LONDON (Reuters) - Buckingham Palace, one of Britain’s best known landmarks and home to Queen Elizabeth, will undergo a decade-long overhaul costing 369 million pounds ($457 million) after the government approved what it said were urgently needed funds.
The work will focus on replacing electrical wiring, water pipes and the heating system which were installed after World War Two.
“These urgent works have been properly costed and will ensure the palace can continue its centuries-long tradition of being the working house of our monarch,” David Gauke, chief secretary to the Treasury, said on Friday.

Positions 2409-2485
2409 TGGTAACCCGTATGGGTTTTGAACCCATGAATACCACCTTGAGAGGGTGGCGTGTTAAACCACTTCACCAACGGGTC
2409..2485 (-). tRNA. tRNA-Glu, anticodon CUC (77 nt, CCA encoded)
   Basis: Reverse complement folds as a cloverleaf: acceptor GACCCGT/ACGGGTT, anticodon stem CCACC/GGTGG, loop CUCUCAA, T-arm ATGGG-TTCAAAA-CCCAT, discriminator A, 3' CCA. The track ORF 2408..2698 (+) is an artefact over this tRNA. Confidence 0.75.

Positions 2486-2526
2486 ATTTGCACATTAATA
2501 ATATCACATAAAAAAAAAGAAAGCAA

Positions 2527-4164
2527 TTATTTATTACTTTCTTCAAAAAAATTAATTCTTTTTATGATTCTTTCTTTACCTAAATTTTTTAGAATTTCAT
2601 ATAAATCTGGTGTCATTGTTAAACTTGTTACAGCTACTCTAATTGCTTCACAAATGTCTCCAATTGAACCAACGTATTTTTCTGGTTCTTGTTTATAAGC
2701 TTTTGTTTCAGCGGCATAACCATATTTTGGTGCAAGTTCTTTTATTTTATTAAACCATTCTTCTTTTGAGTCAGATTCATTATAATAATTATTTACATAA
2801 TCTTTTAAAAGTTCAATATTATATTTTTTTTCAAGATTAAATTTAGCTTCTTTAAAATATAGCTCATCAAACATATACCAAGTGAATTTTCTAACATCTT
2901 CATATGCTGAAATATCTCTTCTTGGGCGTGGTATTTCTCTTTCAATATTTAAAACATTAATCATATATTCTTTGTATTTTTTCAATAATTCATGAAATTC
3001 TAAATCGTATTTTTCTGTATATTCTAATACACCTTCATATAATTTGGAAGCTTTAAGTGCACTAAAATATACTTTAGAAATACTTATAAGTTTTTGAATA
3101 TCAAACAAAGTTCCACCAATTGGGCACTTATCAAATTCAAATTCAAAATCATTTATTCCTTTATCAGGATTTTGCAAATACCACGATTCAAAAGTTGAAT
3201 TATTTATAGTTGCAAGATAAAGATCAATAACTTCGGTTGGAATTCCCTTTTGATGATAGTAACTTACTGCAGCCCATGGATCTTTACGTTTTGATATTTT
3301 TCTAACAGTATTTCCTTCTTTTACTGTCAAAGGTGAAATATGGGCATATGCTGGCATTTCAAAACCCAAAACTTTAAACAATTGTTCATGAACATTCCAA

The renovation will be funded by a temporary increase in the Sovereign Grant, the government financial mechanism that covers the running costs of Queen Elizabeth’s household.
The most critical work will begin in April 2017 and the palace will remain occupied and fully operational while the renovation is carried out, the royal press office said.
Millions of tourists flock to see the palace each year, especially to see the traditional Changing of the Guard and Summer Opening ceremonies.
Reporting by Adela Suliman; Editing by Mark Trevelyan